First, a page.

Last spring, Shining Stars Montessori Academy had a wait list with more than 200 names on it. This week, since school started, the wait list has been whittled down and the school is under-enrolled.
In between, school officials and families went on a real-estate roller coaster ride, when negotiations for two buildings fell through at the last minute. They found themselves without a home nearly two weeks before school was to begin.
The charter school was able to secure a two-year lease at a location near the Maryland border, but many families got lost along the way.
“The uncertainty is what impacts parents, and rightly so,” said Regina Rodgriguez, executive director of the school.
The school has 120 students enrolled, close to its target of 124 students, Rodriguez said. But some students have dropped out in the first days and others have not yet arrived for the school year. Rodriguez is hoping to enroll about 10 more students, particularly in the lower primary grades.
Charter advocates say the challenges Shining Stars experienced are an extreme but familiar example of the struggles charter schools face when trying to find facilities in the District. The city recently announced that it is planning to make four surplus D.C. school buildings available for charters to lease this fall in time for the next school year.
Rodriguez is eager to fill her classrooms and rebuild her school community. Enrollment is also key to balancing her budget.
“We are a small school. Our per-pupil allocation really drives everything,” she said. One fewer student can translate into fewer books or one less workshop for parents, she said.
In late June, lease negotiations for a building in Petworth fell through, after the owner accepted a more lucrative offer from another charter school at the last minute. School officials scrambled to find another location and announced in early August that they planned to lease a building on Wisconsin Avenue in Ward 3.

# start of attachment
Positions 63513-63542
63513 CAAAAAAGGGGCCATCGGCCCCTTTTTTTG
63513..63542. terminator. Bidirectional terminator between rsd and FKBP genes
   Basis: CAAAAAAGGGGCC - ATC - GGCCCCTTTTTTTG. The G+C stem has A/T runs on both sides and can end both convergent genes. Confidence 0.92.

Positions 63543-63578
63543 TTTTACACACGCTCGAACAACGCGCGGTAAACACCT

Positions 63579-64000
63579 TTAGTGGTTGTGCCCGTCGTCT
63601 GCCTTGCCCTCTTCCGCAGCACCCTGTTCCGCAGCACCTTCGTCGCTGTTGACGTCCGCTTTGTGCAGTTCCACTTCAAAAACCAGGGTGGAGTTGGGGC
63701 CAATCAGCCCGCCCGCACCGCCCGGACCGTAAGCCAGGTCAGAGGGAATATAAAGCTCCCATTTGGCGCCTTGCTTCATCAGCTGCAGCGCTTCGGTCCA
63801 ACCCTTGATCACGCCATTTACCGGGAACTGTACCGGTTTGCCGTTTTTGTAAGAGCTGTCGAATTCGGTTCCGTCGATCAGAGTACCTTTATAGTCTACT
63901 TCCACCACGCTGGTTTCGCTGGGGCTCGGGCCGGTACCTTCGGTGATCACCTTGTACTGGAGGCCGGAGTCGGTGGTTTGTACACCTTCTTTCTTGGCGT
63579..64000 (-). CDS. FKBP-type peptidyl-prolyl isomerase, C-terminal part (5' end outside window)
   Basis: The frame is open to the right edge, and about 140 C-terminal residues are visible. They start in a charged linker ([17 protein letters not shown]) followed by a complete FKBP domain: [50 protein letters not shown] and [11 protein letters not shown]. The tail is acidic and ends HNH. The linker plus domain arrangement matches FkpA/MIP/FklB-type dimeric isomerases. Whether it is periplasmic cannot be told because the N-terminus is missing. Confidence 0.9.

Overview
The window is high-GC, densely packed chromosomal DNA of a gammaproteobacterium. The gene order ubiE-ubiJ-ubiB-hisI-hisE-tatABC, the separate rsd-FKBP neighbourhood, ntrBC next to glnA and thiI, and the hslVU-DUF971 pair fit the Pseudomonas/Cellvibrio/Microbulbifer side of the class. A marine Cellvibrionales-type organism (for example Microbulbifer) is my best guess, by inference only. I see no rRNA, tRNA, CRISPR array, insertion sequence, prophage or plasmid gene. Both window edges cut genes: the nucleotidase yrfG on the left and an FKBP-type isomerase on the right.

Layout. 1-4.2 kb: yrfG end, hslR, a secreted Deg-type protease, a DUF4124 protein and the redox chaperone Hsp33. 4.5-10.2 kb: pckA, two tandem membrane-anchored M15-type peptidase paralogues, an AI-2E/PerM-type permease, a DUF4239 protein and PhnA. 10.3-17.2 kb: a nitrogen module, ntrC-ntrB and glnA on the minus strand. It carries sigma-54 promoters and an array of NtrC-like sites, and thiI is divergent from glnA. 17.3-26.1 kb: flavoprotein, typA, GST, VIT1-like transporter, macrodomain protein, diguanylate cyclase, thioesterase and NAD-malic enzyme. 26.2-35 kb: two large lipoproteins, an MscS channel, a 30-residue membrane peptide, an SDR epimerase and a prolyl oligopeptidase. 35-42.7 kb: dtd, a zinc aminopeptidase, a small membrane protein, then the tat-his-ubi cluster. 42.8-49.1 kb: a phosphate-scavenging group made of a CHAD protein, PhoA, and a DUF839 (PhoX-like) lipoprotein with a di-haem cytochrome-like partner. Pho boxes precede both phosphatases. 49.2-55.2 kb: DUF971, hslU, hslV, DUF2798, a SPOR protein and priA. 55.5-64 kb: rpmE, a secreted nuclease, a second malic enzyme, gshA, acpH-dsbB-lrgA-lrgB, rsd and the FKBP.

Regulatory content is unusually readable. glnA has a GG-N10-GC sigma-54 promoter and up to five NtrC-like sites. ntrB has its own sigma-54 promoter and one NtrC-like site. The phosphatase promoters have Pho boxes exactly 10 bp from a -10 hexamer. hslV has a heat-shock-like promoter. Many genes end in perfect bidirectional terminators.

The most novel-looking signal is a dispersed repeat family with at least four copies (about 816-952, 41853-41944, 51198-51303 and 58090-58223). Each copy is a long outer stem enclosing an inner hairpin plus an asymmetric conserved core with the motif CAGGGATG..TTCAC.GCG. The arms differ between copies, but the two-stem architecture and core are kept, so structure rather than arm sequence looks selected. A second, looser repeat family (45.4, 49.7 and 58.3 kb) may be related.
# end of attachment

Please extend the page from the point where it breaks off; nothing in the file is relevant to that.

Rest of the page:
A few days later, they found out that their negotiations for that building, owned by the International Union of Operating Engineers, had also fallen apart.
Rodriguez said she was in the car with her director of operations on her way to sign the lease and discuss transition plans when they got a call from the real estate representative saying the meeting had been canceled.
The owners did not want to lease the building after all. They wanted to find a buyer.
“We pulled over to the curb and just sat there and said this cannot be happening again,” she said. “It was almost unbelievable that this transpired, lightning striking twice.”
They returned to another building they had considered that was still available. They have a two-year lease there. Rodriguez said she will discuss with her board and her families what they want to do in the longer term.
Ebony Washington, a Columbia Heights mother of two, said she had been with Shining Stars since the school opened, but she decided to leave amid the turmoil this summer.
“I found a more stable school,” she said. “It was a sad decision for me.”
Her older child was already attending a different school and she was able to get her daughter enrolled there, too. “I’m a working parent, and I need to make sure that the school is accessible to me.”
Another former Shining Stars parent, Tabitha Bennett, said she was able to get into Capitol Hill Montessori, a D.C. public school, through the lottery. She said she was disappointed in how school officials communicated the problems with their search.
Some parents read rumors online that the Wisconsin location had fallen through before they heard from the school directly, she said.
“The community is so close. For them not to communicate with us, it was upsetting,” she said.
Kamina Newsome, director of operations for the school, said school officials spent “every ounce of energy” they had trying to secure a new location after they lost the second building.
“We had already made two other announcements to parents thinking that we had” a deal, she said. “We did not want to announce anything without a binding agreement.”